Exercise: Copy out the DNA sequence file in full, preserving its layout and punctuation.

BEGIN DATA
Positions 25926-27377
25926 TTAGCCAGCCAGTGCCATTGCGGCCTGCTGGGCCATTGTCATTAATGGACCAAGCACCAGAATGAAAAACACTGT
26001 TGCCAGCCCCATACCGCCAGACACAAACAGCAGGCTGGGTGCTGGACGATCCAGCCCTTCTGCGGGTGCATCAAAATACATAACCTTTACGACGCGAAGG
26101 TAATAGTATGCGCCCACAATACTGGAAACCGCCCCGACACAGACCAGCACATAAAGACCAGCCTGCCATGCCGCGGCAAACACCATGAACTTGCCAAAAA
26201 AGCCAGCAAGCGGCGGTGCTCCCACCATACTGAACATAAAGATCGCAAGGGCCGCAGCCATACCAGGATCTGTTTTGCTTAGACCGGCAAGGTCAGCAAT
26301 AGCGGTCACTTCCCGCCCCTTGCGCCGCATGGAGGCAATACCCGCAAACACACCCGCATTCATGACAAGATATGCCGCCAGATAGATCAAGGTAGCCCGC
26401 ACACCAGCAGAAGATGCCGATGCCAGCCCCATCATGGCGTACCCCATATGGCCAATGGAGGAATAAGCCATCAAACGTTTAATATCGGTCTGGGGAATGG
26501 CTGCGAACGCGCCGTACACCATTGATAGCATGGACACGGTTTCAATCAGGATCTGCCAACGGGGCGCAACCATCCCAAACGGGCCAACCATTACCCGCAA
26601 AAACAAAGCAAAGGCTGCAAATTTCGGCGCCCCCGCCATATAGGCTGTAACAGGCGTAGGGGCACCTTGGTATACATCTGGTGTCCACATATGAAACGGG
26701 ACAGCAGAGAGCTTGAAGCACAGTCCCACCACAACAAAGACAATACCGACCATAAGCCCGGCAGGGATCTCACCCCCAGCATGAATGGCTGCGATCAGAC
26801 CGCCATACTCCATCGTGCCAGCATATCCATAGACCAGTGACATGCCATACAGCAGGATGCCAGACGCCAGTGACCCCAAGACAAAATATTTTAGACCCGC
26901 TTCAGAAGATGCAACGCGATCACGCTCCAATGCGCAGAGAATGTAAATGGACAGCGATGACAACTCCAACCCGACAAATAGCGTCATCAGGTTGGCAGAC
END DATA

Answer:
Positions 25926-27377
25926 TTAGCCAGCCAGTGCCATTGCGGCCTGCTGGGCCATTGTCATTAATGGACCAAGCACCAGAATGAAAAACACTGT
26001 TGCCAGCCCCATACCGCCAGACACAAACAGCAGGCTGGGTGCTGGACGATCCAGCCCTTCTGCGGGTGCATCAAAATACATAACCTTTACGACGCGAAGG
26101 TAATAGTATGCGCCCACAATACTGGAAACCGCCCCGACACAGACCAGCACATAAAGACCAGCCTGCCATGCCGCGGCAAACACCATGAACTTGCCAAAAA
26201 AGCCAGCAAGCGGCGGTGCTCCCACCATACTGAACATAAAGATCGCAAGGGCCGCAGCCATACCAGGATCTGTTTTGCTTAGACCGGCAAGGTCAGCAAT
26301 AGCGGTCACTTCCCGCCCCTTGCGCCGCATGGAGGCAATACCCGCAAACACACCCGCATTCATGACAAGATATGCCGCCAGATAGATCAAGGTAGCCCGC
26401 ACACCAGCAGAAGATGCCGATGCCAGCCCCATCATGGCGTACCCCATATGGCCAATGGAGGAATAAGCCATCAAACGTTTAATATCGGTCTGGGGAATGG
26501 CTGCGAACGCGCCGTACACCATTGATAGCATGGACACGGTTTCAATCAGGATCTGCCAACGGGGCGCAACCATCCCAAACGGGCCAACCATTACCCGCAA
26601 AAACAAAGCAAAGGCTGCAAATTTCGGCGCCCCCGCCATATAGGCTGTAACAGGCGTAGGGGCACCTTGGTATACATCTGGTGTCCACATATGAAACGGG
26701 ACAGCAGAGAGCTTGAAGCACAGTCCCACCACAACAAAGACAATACCGACCATAAGCCCGGCAGGGATCTCACCCCCAGCATGAATGGCTGCGATCAGAC
26801 CGCCATACTCCATCGTGCCAGCATATCCATAGACCAGTGACATGCCATACAGCAGGATGCCAGACGCCAGTGACCCCAAGACAAAATATTTTAGACCCGC
26901 TTCAGAAGATGCAACGCGATCACGCTCCAATGCGCAGAGAATGTAAATGGACAGCGATGACAACTCCAACCCGACAAATAGCGTCATCAGGTTGGCAGAC